More than 150 people held a lunchtime protest Friday across from — and briefly inside — the Omni William Penn Hotel, which hosted a gathering of the controversial American Legislative Exchange Council.
“This is our town, this is our state … this is our democracy,” Sam Williamson, a regional leader of SEIU Local 32BJ, told the crowd, whose numbers were swelled by striking Verizon employees. “And we’re not going to let a bunch of pay-to-play corporate hacks take it away from us.”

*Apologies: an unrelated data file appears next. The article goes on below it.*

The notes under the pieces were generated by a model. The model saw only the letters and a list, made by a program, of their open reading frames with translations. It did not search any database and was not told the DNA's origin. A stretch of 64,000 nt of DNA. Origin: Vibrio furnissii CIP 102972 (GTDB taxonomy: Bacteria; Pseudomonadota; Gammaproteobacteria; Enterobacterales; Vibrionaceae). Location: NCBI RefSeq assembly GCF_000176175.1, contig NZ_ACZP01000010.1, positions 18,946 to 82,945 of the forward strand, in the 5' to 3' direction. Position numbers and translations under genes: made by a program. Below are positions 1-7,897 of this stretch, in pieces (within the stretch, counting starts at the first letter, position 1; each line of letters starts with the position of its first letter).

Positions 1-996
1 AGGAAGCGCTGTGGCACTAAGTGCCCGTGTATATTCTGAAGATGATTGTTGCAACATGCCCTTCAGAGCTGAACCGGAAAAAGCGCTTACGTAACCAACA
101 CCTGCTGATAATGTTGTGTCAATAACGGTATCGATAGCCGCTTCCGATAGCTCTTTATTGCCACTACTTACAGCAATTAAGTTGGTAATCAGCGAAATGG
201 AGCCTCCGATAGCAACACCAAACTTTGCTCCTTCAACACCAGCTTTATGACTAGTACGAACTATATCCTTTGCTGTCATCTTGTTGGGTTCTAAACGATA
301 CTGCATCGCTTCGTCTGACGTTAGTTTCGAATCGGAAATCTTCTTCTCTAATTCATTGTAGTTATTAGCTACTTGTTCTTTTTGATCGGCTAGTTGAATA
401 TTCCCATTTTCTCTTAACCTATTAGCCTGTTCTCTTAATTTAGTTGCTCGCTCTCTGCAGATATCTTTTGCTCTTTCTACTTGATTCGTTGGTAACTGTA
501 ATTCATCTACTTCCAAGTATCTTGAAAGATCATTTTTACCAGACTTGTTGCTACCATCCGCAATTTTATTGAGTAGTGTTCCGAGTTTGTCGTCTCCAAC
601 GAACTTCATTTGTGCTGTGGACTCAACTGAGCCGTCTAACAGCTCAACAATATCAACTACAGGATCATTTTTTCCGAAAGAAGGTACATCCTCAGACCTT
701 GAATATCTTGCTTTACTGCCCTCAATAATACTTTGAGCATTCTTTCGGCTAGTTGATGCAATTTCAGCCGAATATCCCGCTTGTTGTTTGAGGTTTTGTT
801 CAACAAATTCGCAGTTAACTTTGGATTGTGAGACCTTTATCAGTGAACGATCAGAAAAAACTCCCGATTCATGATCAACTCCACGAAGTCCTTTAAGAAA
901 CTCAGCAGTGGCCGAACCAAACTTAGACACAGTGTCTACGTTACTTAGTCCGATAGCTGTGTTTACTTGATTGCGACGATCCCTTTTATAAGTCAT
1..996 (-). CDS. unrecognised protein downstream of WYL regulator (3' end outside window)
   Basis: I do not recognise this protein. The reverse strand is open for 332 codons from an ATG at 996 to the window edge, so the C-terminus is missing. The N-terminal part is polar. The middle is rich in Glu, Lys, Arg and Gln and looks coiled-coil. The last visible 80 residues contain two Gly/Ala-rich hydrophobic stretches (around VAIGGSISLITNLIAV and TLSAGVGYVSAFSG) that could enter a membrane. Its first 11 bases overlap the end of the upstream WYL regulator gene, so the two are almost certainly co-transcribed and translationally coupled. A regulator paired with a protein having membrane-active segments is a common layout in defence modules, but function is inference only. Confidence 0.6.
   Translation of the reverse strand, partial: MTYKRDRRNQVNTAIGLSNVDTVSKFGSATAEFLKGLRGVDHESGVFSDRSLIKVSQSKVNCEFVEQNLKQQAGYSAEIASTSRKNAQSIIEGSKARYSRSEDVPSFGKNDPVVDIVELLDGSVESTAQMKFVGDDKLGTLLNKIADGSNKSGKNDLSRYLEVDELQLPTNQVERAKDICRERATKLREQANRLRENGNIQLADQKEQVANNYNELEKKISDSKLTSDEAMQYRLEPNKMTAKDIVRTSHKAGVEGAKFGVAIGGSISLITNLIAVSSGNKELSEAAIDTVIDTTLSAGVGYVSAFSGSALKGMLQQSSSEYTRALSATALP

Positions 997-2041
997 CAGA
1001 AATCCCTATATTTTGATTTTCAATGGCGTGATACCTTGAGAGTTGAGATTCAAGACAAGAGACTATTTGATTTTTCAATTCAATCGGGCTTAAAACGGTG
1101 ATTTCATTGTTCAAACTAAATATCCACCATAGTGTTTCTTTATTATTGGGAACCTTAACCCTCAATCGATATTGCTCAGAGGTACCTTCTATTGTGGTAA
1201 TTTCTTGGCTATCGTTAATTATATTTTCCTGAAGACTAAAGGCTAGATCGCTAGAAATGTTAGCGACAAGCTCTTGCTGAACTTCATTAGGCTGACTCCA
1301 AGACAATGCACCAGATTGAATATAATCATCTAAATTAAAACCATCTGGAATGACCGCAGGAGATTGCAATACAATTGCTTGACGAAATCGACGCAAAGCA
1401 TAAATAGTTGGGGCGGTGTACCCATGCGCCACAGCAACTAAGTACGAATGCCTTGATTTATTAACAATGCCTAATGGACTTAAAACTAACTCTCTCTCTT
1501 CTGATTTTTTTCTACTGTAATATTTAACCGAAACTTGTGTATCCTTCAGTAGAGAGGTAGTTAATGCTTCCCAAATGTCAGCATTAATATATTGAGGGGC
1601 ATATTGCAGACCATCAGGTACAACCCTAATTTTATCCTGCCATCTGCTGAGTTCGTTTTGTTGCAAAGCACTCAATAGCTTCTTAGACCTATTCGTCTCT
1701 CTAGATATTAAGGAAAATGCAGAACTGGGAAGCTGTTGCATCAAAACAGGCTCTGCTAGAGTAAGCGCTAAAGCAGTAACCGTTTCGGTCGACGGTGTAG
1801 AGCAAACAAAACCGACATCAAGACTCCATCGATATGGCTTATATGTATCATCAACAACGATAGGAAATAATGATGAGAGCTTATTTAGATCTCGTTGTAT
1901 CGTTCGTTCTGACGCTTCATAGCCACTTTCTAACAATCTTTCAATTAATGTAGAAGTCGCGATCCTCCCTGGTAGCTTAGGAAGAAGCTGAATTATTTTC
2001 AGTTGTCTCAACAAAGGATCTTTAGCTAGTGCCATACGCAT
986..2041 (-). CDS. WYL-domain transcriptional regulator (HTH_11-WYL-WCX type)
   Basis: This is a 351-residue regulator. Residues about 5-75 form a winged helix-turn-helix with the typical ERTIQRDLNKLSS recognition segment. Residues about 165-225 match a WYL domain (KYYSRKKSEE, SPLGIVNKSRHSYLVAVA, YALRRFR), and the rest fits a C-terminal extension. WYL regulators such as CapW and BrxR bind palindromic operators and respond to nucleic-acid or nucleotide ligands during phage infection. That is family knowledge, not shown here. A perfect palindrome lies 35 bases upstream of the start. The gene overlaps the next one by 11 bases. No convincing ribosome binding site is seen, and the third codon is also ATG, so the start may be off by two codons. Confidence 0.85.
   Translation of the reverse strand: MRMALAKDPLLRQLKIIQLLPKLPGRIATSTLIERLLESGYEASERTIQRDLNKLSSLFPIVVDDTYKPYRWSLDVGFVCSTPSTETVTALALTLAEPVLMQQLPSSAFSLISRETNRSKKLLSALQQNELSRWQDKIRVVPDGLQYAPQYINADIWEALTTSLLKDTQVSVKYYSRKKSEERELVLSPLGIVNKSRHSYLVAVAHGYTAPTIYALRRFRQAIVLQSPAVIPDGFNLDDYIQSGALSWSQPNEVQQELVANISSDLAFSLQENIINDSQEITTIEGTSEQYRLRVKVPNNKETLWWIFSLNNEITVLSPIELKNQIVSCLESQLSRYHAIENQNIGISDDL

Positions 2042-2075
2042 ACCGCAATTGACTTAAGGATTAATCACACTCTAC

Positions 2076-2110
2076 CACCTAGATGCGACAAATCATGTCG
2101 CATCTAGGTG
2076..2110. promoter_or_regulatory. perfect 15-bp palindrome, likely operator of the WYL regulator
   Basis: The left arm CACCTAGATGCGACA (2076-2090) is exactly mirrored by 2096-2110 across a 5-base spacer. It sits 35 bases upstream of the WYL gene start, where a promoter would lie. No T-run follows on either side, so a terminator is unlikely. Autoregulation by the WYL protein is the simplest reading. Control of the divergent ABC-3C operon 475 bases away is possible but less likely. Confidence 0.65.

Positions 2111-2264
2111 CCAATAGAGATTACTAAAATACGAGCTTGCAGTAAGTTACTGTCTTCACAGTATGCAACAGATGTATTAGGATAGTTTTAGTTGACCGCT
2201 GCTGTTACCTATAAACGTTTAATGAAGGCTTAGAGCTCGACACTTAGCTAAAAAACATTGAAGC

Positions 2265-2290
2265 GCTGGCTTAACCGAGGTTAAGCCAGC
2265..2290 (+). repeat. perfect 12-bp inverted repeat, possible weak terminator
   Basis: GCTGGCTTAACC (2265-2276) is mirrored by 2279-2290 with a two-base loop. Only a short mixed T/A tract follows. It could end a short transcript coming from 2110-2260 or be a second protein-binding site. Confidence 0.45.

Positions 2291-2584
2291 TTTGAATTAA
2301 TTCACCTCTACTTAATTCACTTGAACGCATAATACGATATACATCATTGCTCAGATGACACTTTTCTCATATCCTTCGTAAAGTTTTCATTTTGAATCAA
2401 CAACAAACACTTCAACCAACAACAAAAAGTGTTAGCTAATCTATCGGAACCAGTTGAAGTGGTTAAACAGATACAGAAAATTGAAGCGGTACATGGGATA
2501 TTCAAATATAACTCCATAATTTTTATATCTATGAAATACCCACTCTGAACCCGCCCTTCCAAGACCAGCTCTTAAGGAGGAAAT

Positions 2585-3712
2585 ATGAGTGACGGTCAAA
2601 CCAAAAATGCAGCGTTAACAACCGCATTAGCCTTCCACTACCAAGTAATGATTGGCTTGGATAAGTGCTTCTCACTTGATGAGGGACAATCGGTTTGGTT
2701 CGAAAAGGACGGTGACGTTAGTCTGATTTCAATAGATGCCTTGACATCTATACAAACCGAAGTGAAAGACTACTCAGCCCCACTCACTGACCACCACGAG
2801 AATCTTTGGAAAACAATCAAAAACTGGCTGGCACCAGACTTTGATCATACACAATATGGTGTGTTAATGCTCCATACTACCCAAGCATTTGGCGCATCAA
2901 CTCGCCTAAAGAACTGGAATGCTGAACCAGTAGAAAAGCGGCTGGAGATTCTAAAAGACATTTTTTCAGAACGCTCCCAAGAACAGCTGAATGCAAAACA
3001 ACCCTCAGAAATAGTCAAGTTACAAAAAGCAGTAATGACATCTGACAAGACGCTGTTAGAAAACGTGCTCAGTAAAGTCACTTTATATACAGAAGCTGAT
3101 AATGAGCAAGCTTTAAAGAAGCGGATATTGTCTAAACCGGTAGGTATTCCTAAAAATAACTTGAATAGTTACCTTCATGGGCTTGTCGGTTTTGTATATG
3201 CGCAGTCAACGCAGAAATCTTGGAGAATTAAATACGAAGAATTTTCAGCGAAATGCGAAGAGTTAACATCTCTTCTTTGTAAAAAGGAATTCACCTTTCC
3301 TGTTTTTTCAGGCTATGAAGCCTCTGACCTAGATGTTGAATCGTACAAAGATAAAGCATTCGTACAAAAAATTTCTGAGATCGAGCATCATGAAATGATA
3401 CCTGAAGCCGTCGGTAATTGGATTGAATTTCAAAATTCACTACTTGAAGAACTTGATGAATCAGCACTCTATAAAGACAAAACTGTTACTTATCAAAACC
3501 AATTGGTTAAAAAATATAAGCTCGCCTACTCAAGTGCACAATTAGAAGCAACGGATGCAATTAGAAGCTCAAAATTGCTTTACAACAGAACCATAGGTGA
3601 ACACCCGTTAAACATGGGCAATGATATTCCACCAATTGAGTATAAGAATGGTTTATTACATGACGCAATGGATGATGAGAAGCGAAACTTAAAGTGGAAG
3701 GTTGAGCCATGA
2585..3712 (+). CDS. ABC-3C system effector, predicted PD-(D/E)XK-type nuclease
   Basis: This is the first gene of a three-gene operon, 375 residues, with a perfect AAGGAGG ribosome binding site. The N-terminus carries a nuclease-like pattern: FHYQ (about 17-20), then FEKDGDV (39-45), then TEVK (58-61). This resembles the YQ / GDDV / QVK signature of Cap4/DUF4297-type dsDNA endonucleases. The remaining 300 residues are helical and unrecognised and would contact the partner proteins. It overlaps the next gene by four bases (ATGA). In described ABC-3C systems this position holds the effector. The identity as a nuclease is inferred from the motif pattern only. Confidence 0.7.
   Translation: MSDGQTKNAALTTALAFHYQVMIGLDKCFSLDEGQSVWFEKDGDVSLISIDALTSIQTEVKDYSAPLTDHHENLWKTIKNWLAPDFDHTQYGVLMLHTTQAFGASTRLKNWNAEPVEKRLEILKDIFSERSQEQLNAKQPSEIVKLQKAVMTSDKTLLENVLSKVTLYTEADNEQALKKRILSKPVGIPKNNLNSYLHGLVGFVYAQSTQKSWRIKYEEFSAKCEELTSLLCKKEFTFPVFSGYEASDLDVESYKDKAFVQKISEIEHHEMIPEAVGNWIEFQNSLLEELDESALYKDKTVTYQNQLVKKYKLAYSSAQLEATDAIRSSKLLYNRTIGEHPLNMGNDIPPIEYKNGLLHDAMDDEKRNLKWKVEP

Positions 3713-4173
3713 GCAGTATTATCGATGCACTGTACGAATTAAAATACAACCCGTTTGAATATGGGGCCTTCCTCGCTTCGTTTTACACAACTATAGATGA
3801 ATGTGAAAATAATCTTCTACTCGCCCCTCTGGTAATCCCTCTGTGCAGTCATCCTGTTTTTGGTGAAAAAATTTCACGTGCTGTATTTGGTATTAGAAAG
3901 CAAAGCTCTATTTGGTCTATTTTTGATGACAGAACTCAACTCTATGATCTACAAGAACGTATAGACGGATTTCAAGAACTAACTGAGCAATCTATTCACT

ALEC arranges forums for corporate members to discuss and shape model legislation with state legislators from around the country. Although the nonprofit organization sees itself as serving an educational mission, it has attracted considerable controversy. ALEC does not disclose its members, and it focuses on a limited-government, pro-business economic agenda often opposed by unions.
In addition to espousing causes such as public education and higher wages, some speakers denounced ALEC for past initiatives such as voter ID legislation and tough-on-crime measures. “No organization should fight to keep people from voting,” said state Rep. Ed Gainey, D-Homewood.